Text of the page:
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Carnival in Italy Through the Lens of Ferdinando Scianna

“Carnival is […] a brief interval of freedom when the humble worker  was allowed to make a mockery of the master.”

 
 

It is not easy to capture the essence of a tradition, its orderly flow, iridescent and enduring, its disordered emotions. What hides in a photo negative is a mystery that only light and shadow know.

 

Ferdinando Scianna combines both, immortalizing life’s moments, mysteries, local customs and types of people in the black and white of his shots. He portrays people celebrating, photographed from north to south during religious processions or town square celebrations. He has seen a multitude of Carnivals, in the heart and mind. His works are a way to preserve the memory of cultural phenomena that must not lose their essence.

 

A lovers’ kiss in Piazza Duomo, confetti carpeting the steps of the Duomo which the elderly and children alike randomly climb.

 

Carnival is the world in reverse: “a brief interval of freedom when the humble worker  was allowed to make a mockery of the master.”

 

Although today’s Carnival has taken on a tinge of its original colors, Scianna’s quotes and images that speak for themselves alike, best describe its contradictions.

 

The meaning of the feast cannot lose itself in a commercial game. The Carnival Scianna describes is a unique anthropological exhibition, made up of bygone values and their opposites. Laughter, irony, and mockery are also part of the culture. You can tell a lot from how a person laughs or if they know how to laugh.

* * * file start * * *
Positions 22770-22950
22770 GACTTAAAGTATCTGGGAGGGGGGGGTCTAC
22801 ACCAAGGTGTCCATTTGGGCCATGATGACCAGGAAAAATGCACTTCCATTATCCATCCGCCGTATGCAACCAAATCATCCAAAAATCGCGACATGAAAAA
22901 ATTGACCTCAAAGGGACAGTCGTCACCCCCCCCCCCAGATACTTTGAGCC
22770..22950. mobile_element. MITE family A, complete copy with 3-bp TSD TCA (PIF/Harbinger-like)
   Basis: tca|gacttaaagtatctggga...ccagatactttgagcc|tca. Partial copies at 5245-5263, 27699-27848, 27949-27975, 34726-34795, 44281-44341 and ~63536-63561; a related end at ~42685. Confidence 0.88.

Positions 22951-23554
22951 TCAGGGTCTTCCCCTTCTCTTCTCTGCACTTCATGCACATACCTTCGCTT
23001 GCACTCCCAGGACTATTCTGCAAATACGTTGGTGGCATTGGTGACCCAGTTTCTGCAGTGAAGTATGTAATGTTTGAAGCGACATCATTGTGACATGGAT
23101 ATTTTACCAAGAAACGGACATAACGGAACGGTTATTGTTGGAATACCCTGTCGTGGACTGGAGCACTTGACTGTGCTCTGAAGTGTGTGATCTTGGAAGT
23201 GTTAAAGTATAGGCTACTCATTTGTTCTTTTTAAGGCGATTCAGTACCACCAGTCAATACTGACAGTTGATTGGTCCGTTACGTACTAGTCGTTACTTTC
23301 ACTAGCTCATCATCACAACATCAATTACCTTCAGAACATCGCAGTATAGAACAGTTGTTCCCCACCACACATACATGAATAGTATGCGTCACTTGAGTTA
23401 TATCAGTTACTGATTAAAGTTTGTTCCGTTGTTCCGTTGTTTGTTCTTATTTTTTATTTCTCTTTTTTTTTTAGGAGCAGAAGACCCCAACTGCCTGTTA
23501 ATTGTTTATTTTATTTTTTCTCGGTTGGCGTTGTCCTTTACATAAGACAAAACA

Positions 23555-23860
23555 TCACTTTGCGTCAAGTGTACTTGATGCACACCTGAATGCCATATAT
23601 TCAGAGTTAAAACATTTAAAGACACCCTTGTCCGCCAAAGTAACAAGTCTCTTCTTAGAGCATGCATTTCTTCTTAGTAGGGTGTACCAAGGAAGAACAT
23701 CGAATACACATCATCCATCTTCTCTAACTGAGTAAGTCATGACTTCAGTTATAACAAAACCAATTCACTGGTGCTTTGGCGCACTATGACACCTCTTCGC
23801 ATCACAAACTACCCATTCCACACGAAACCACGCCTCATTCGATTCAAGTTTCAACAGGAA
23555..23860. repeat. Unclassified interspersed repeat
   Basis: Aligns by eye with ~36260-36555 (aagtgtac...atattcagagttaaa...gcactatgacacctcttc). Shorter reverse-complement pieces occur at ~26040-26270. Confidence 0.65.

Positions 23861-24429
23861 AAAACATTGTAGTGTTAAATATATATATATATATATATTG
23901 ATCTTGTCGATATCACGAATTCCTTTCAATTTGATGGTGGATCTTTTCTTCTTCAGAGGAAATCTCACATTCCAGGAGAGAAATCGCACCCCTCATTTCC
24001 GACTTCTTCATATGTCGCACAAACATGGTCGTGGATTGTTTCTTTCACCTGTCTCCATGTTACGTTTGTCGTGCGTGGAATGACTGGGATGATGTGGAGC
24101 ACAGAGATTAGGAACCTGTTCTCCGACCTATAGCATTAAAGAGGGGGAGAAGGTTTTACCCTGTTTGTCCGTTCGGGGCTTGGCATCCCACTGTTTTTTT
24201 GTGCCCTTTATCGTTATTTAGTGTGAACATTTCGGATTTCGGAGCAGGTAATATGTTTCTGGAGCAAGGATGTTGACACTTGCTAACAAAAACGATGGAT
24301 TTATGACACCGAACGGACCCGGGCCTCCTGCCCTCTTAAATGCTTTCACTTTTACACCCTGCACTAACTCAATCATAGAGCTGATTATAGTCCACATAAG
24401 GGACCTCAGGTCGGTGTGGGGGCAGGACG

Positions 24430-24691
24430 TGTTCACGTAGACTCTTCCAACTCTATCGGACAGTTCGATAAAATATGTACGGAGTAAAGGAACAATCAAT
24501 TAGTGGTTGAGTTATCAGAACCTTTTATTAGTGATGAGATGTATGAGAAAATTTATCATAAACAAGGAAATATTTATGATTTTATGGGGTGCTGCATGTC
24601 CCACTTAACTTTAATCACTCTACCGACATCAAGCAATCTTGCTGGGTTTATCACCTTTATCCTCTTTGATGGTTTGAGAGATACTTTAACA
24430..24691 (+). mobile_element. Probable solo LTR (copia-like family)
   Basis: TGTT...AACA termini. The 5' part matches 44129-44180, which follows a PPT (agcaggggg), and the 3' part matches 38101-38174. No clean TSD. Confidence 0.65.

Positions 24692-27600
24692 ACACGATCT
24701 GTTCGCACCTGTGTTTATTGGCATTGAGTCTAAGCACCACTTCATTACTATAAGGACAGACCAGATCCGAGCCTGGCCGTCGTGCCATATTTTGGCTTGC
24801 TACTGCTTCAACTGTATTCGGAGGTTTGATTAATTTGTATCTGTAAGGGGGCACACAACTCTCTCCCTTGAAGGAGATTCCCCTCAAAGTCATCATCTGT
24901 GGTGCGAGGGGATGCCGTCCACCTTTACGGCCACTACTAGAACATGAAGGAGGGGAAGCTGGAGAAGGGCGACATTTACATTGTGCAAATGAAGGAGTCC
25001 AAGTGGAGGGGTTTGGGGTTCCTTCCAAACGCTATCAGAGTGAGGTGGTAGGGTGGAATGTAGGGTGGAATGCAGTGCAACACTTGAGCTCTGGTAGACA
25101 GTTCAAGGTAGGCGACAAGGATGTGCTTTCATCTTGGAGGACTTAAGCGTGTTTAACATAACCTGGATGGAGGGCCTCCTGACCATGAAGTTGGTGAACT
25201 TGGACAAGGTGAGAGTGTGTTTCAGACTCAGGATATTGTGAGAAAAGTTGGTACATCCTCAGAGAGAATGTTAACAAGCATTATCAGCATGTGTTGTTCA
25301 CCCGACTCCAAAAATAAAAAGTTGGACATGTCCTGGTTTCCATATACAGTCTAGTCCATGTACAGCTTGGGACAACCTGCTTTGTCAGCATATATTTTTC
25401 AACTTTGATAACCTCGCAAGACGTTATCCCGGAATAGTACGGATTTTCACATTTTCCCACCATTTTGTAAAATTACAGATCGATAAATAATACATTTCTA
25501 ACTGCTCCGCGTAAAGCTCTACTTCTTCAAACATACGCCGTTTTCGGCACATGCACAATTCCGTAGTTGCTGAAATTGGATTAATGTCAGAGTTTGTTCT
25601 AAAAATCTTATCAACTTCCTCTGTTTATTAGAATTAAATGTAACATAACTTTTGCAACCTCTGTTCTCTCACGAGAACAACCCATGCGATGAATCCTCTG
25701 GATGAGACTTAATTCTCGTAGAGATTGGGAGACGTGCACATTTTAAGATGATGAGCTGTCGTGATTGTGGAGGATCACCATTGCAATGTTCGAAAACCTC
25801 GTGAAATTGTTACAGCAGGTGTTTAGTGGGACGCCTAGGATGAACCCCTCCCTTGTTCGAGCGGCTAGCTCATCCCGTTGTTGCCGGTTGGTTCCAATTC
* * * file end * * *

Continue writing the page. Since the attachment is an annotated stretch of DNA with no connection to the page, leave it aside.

“Today, at the feasts, the most popular mask is that of the photographer. In most cases people no longer celebrate a rite, but rather perform an act for the mass media, as Carnival is a commercial lower middle class game. If there is still any wrongdoing it is only symbolic.”

 

The Milanese masks of Cecca and Meneghino, fried tortelli, powdered sugar on “chiacchere”, and streamers caught in eyelashes and hair.

 

But what is the meaning of Carnival today? “Be happy now for tomorrow is not a given.” This is the lesson to recapture, reading again this powerful portrait of Milan in the 80s, when love was in the air and happiness was palpable. And even if everything was a farce, real emotions came to light.

 

Footnote:

Ferdinando Scianna is very fond of Milan and Carnival celebrations, as evidenced by his research with Roberto Leydi “On the Carnivals of Northern Italy” and his powerful photos from the 1968 Carnival at the Basaglia Psychiatric Hospital in Gorizia.